Another GOP contender, Patrick J. Buchanan, focused his entire primary campaign on economic anxieties, which might ring true for a generation burdened by a disproportionately high jobless rate -- 11.3 percent for workers 25 and under, according to the Bureau of Labor Statistics.
Buchanan allies concede that many of the young supporters who heed his economic message are turned off by his hard-line stance on social issues and his criticism of environmental protection, which he denounces for putting natural resources ahead of people.
"Some of his young supporters differ from him on social issues," says K. B. Forbes, a spokesman. "Yet they know he'll fight for the most important issue.
"No one else has bothered to address the economic insecurity young people face," he said. "It's the biggest concern, even for college graduates and those emerging with professional degrees.
The Clinton/Gore '96 campaign, which acknowledges that Generation X was a key element of its strategy in 1992, has yet to move into gear this time. But since his January State of the Union Address, Mr. Clinton -- who dubbed himself "the comeback kid" in 1992 -- is positioning himself as the defender of education, the environment and reproductive rights, while painting Republicans as extremists.
How young people will react to these overtures is difficult to predict. Random interviews of young people reveal political attitudes ranging from half-hearted to slack.
Mike Martin, a 25-year-old assistant manager at Horizon Cycles in Baltimore, complains that "while the candidates try to out-conservative each other, the issues important to young people go ignored, even as the votes of smaller special-interest groups are pursued."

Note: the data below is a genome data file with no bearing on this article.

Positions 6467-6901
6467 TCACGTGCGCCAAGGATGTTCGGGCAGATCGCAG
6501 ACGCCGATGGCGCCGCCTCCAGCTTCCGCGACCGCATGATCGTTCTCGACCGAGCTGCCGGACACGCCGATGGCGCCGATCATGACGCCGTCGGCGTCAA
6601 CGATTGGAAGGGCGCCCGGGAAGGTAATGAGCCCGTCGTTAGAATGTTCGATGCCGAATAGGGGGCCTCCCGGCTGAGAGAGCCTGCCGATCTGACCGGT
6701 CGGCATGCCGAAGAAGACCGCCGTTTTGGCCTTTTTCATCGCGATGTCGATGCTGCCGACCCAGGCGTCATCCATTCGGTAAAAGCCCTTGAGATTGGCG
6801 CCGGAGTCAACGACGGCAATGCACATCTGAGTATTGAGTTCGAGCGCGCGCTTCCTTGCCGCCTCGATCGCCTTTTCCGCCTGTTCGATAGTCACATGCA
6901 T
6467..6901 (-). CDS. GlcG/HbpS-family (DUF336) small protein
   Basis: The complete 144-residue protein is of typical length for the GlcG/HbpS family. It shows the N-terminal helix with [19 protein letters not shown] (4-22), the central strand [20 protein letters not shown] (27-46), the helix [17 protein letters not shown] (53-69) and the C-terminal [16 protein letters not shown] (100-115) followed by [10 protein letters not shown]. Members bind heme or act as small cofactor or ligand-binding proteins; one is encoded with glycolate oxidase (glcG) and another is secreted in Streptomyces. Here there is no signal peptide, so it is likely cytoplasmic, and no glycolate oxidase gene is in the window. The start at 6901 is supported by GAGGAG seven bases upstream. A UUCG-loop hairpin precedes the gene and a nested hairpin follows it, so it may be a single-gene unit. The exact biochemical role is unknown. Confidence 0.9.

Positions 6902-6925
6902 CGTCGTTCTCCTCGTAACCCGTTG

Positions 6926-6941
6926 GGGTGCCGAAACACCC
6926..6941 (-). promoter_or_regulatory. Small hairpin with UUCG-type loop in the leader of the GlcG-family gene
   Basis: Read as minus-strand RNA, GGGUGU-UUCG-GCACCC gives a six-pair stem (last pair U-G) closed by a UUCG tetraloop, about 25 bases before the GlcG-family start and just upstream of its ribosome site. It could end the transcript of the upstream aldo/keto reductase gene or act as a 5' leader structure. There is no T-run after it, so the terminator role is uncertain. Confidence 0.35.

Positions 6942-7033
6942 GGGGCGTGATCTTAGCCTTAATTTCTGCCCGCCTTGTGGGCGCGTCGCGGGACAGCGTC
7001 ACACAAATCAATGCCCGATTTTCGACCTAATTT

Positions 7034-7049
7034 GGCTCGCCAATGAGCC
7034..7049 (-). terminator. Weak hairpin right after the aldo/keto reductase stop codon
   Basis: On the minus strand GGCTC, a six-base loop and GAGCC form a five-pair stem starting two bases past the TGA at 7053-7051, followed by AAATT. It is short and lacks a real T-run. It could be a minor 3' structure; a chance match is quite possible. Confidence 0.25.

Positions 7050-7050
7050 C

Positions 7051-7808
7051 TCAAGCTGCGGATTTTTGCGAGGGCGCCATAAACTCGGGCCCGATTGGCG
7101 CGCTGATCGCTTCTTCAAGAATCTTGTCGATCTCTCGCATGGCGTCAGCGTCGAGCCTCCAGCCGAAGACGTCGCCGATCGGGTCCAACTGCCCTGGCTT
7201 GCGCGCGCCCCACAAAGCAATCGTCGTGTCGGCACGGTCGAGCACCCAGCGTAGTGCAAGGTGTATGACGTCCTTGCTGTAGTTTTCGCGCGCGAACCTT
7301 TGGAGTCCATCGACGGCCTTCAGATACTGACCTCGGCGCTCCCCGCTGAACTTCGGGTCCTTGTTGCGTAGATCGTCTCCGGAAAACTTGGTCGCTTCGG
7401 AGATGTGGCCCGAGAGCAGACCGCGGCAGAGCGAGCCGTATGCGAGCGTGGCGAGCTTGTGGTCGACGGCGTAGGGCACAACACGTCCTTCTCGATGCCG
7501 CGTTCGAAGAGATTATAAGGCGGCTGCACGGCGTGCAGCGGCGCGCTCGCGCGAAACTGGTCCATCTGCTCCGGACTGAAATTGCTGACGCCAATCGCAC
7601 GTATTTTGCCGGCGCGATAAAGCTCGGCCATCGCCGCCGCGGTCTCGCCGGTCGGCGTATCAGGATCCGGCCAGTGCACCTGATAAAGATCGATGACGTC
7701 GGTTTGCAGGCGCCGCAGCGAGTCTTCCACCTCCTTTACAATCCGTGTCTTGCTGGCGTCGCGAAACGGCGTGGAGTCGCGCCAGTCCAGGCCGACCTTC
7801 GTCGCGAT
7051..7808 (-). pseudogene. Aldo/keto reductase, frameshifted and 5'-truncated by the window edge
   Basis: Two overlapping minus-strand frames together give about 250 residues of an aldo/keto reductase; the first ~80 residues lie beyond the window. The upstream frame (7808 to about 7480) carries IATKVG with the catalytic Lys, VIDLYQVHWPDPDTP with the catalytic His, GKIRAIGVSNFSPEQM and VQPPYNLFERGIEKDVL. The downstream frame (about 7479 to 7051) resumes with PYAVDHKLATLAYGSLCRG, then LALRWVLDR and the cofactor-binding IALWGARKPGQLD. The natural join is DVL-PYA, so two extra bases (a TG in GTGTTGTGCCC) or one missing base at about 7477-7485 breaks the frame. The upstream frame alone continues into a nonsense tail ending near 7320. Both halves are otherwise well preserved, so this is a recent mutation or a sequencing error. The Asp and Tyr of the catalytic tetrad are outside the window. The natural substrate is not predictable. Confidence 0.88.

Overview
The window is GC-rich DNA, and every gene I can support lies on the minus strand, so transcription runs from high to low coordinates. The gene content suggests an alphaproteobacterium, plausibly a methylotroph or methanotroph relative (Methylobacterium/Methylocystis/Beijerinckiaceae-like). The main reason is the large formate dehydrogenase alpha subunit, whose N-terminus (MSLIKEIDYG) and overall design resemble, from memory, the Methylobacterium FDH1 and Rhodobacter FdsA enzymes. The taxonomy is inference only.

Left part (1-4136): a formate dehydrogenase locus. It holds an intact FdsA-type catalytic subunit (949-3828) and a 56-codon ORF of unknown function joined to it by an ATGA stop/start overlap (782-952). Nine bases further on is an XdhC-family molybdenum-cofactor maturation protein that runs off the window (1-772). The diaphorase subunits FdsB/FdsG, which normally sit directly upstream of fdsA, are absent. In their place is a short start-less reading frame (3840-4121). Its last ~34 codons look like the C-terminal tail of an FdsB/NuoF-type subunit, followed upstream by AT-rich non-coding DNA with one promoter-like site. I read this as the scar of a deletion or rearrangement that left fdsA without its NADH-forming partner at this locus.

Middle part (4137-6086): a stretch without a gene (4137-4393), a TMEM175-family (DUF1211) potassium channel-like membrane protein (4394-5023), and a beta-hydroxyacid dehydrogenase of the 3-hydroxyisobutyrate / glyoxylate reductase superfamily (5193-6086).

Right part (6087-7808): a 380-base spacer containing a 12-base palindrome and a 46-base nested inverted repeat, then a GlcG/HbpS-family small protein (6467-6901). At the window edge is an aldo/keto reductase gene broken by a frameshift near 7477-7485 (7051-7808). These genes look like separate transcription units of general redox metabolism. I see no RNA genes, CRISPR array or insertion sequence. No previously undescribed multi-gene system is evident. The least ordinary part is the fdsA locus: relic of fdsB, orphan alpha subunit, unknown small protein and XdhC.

If the candidates want to win the loyalty of young voters, Mr. Martin suggests, "they should forget the family values thing" and "stick to an agenda of problems they could actually help solve."
Other twentysomethings complain that in the absence of a compelling independent presidential candidate or someone new to the presidential scene, like Colin L. Powell, they don't know for whom -- or whether -- they will vote.
"I'm really not into the election," says Heidi Angel, 26, an accountant from Severna Park. "I'm a Democrat, and I usually look to that candidate. But Clinton hasn't lived up to all my expectations, and nobody grabs me in the Republican Party. Their platform seems so extreme."
"Twenty years ago," notes James Gimpel, a political science professor at the University of Maryland, "young people were full of romance about what the government could solve. But the romance is gone. This is a very paranoid, very self-interested generation, really hustling to carve out a piece of the American dream for themselves."
Jeff Brodsky, 22, a pollster, says the Republicans have limited appeal among young audiences. And Mr. Clinton hasn't done enough campaigning, he says.
"When they visit colleges, [candidates] invite the press and deliver their stump speeches over and over," he says. "It turns students off. They should leave the cameras and the press behind sit down with students and ask them what they think."
If the campaigns continue to ignore young voters, he suggests, " you'll find more young people in the library or hitting the bars than hitting the voting booths."
Kerry A. White is a contributing writer who works in The Sun's Washington Bureau.
Pub Date: 4/28/96